I have long maintained that the district’s non-voting status is unacceptable and should change. However, I do not view statehood as the best option, for the country or for the district. Under my proposal, the Mall and core federal buildings would remain the District of Columbia (as is the case in this legislation) but the remainder of the district would retrocede back to Maryland, as did the original district’s other half to Virginia. In this way, residents would receive full representation while receiving the benefits of various Maryland educational and other opportunities. That reduction of the federal enclave has been incorporated in the latest statehood proposal without retrocession.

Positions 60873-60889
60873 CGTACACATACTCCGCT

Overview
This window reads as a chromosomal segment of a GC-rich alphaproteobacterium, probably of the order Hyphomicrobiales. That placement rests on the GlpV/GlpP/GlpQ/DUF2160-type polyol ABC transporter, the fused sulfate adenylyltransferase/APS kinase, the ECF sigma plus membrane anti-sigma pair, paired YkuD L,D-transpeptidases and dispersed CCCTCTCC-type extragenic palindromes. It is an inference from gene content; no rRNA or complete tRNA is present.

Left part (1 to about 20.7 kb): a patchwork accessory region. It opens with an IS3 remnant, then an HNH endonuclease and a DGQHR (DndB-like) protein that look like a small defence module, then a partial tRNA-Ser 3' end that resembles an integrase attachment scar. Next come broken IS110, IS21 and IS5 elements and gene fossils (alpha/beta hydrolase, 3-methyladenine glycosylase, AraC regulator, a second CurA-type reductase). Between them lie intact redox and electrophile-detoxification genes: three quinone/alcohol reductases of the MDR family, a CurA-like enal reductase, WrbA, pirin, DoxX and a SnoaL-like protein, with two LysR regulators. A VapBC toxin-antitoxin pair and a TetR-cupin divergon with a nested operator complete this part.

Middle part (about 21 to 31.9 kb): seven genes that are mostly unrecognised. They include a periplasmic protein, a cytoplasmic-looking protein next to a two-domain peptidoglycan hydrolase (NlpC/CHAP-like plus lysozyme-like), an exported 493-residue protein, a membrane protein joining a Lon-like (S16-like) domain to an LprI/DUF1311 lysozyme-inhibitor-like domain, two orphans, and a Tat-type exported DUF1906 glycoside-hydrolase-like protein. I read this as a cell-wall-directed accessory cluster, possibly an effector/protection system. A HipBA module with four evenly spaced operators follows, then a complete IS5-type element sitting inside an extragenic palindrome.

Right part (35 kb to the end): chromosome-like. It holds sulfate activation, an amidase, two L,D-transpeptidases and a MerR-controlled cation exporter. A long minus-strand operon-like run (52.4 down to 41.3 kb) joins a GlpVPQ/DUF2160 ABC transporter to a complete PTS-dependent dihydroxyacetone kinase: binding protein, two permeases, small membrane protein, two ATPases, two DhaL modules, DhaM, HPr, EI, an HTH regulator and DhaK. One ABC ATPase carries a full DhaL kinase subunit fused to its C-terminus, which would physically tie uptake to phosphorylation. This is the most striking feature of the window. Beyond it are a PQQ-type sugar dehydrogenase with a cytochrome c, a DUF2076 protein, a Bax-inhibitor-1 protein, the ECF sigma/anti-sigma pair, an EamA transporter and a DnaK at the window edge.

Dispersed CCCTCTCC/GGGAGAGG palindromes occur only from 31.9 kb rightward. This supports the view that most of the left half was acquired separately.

Beyond the desire for state status, there are strong political reasons why Democratic leaders do not want to hear “the ‘r’ word” in these debates. Maryland Democrats are not keen on having their center of power shift from Baltimore to Washington. Baltimore (population around 575,000) is smaller than Washington (population around 712,000) and would have to contend with political rivals in the deeply blue state. Moreover, retrocession would not add two new U.S. senators and a new House seat for a Democratic majority.

While retrocession might not benefit the Democratic Party, there would be many benefits for district citizens. They would instantly become part of a larger state with greater resources and greater success in areas ranging from education to courts to infrastructure.